Want to know what your restaurant or bar is worth in todays tough market? Look no further!
Restaurants can be bought and sold like any other business.
Perhaps you have started a new restaurant and want to know what the return on your capital would look like? Perhaps you have always thought about buying a bar, but are not sure how much it will cost to become a bar owner? Perhaps you have owned a restaurant for decades and are thinking about retiring.
The restaurant business is tough, you have worked hard, but are not sure exactly how much your hard work is worth.
This is where this post comes in, we help you value your restaurant by a few different metrics. Most importantly we take a deep dive into helping you really understand the valuation drivers for your restaurant business.
In this read, we start with practical concepts and take a look at the numbers without bias whether you are a restaurant seller or a restaurant buyer. Then, we sharpen our analytical side of the brain and get started with the valuation of our restaurant business.
To give a wholesome introduction to valuation, we cover the following:
- Factors to consider – what is it that you need to look at to include in your valuation?
- Different methods of valuation – how would you actually use the factors in the above point to come to a final number?
Read Also: Restaurant and Bar Financing For Dummies
Table of Contents
Factors to Consider When Valuing a Restaurant
Current Value of Your Assets
In layman’s terms, assets are resources you use to run your restaurant.
This includes items like your sophisticated oven (kitchen equipment), exquisite ingredients, that fancy lamp you picked up during your Europe travel (furniture), or it could also be some exclusive recipe. This category will include both your short-term (for instance, some bills receivables, inventory items) and your long-term (for instance, building, furniture) assets.
The more assets you own, the valuation of your restaurant is naturally higher. For instance, think of two identical restaurant business models, where one owner also owns the real estate or the land and the other does not. The real estate owner has more assets in his bag and his valuation will be much higher compared to the other one.
Age is not “just” a number, but a rather important one when it comes to restaurants.
Whether the older establishments are worth more or the newer hot spots is highly contextual. One deciding factor could be the number of profitable years of your restaurant. Some older restaurants are more valuable if they can show a proven record of being profitable for a number of years.
All those years of profitability not only amassed money for the owners but also built brand value, a so-called “legacy”. This does not mean the new restaurants, bars, and cafes do not stand a chance. Even though the risk is higher for the new restaurants (probability to fail is higher than the more established ones), the new shiny eating establishments can be credible if they are capitalizing on some recent trend, that the older establishments in an area are missing.
For instance, we now see the exciting vegan trend that is sweeping the nation, with many of these new vegan establishments outperforming their aged neighbors. With this context alone, the brand value of a hip vegan restaurant could be more than the next door 50 years old Italian restaurant. This is a highly situational factor and a one you need to be clever about.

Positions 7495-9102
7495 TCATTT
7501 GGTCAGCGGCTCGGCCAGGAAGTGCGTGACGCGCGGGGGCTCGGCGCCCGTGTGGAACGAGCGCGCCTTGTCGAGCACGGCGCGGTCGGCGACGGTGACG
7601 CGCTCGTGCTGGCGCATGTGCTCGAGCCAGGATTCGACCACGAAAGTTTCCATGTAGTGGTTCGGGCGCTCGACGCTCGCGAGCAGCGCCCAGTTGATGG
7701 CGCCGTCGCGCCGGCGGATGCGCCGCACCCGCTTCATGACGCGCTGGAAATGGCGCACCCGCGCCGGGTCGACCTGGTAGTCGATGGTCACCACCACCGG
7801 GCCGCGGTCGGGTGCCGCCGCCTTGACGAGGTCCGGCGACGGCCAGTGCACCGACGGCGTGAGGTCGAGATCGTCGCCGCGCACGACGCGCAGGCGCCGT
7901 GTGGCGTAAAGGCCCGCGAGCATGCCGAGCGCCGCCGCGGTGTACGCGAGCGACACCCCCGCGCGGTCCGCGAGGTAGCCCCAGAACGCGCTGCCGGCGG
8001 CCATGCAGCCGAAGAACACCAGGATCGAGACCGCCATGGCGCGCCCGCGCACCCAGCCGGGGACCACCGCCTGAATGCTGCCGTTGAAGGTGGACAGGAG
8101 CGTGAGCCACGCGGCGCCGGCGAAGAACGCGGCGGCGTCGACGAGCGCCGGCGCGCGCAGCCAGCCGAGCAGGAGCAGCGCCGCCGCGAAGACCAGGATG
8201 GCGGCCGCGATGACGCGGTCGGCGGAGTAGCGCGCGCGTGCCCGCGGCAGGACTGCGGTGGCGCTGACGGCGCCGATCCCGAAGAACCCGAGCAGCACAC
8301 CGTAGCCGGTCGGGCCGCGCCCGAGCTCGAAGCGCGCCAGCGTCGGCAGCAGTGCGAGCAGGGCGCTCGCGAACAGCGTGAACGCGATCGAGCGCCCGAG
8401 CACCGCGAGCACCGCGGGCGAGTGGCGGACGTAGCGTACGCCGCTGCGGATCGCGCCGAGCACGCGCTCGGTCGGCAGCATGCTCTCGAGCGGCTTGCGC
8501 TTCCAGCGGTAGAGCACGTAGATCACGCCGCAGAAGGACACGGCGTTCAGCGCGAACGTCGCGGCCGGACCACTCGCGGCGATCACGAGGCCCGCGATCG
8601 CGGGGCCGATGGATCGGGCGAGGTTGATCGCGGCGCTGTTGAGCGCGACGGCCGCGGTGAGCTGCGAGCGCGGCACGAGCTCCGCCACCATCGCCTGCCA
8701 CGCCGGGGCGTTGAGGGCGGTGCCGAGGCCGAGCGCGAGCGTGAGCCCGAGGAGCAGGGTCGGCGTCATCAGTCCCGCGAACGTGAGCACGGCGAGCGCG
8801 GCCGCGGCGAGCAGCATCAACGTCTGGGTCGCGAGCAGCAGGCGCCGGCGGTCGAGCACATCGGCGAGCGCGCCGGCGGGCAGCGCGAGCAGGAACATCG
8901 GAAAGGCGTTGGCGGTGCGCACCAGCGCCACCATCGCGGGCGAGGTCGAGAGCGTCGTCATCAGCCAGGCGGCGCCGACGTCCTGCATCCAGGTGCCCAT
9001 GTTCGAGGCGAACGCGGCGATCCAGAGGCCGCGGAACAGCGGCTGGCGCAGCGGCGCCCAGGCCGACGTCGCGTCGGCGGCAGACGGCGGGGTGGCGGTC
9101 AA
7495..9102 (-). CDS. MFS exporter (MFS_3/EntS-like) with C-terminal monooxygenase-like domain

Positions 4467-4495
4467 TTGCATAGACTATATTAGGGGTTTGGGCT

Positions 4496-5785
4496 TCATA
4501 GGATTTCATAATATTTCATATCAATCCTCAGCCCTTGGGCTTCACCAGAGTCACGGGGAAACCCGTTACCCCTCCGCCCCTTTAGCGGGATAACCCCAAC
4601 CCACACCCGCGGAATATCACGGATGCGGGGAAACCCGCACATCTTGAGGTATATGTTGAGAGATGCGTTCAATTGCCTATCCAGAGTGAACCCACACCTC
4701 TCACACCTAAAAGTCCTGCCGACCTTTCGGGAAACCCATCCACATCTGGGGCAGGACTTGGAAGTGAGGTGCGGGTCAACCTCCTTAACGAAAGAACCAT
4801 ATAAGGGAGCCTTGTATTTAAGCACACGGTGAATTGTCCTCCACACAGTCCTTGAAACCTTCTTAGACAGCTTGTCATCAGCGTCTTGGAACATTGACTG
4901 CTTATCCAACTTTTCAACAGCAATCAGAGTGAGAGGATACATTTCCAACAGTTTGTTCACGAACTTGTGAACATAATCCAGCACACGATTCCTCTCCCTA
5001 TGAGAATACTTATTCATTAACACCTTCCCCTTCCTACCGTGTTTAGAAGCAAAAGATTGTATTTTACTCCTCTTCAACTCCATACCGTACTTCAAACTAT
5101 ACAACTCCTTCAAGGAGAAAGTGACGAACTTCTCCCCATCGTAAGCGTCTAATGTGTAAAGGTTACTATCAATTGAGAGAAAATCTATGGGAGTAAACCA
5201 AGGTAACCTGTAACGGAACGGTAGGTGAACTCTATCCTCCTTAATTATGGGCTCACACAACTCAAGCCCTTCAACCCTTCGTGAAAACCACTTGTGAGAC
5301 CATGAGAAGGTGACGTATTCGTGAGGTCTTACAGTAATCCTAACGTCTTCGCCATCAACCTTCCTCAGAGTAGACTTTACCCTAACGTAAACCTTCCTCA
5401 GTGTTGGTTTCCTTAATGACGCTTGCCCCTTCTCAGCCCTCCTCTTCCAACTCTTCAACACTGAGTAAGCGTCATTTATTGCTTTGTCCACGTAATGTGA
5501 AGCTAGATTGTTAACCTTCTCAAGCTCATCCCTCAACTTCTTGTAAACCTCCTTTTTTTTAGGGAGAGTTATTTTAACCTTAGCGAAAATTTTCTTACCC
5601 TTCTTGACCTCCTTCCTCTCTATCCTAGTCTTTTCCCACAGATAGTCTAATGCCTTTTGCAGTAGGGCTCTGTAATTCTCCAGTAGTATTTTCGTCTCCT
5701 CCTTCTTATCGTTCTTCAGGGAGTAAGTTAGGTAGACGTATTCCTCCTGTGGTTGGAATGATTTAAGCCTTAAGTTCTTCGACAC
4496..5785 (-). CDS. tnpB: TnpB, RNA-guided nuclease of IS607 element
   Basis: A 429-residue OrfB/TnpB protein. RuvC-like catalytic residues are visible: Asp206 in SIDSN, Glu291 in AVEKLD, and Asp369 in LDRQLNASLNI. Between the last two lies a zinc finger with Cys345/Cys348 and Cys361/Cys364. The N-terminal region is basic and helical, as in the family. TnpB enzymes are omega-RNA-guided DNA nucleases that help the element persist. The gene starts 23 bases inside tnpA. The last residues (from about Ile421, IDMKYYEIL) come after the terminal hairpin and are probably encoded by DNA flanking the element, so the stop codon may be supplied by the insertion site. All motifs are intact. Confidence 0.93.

Restaurants stand out from many other businesses due to the fact that they are still highly untouched by artificial intelligence and other similar disruptive forces.
Today, food is still better made by humans and passion, as you know first hand. Although you can consider this factor under your asset – we cover this point separately as it requires that attention. Consider the experience, knowledge, expertise, training of your people, and what they bring to the business.
The key is the systems you have generated over the years, that allow your company to replicate its success in the future.
A simple example is your head chef is what keeps those tables occupied even on Monday evenings when no one else in town has more than one guest. He is probably worth a lot to your establishment, which is why you currently give him/her a hefty bonus every year. Account for this when you value your business. Not just the food, to sell that perfect food, you need a proper management team and a process.
When you value your restaurant, your supply chain for ingredients, your menu updating mechanism, your method to always have smiling waiters – basically, your operating procedures and the team behind it, it all has value.
It is a no-brainer when we say the restaurant is only worth as much as it’s customers’ love. It is in your favor to show-off that love.
Whether it is your “Happy Anniversary” messages, your customer’s obsession with your amazing views, or your free unlimited salsa and chips with an entree. Whatever it is that drives your customers in through that door must be tracked and used as a leverage to increase your valuation.
One way to track this more objectively would be to see the social value of your restaurant. For instance, the ratings and reviews you have on sites such as DoorDash, Seamless, Google, Yelp, Tripadvisor and so on.
Also, the shares on Instagram, travel blogs, and all the new platforms that even Gen Z are not shying away from.
Even the strongest shake a bit, but it is the truth that there are very few restaurants that thrive in economic downward spirals.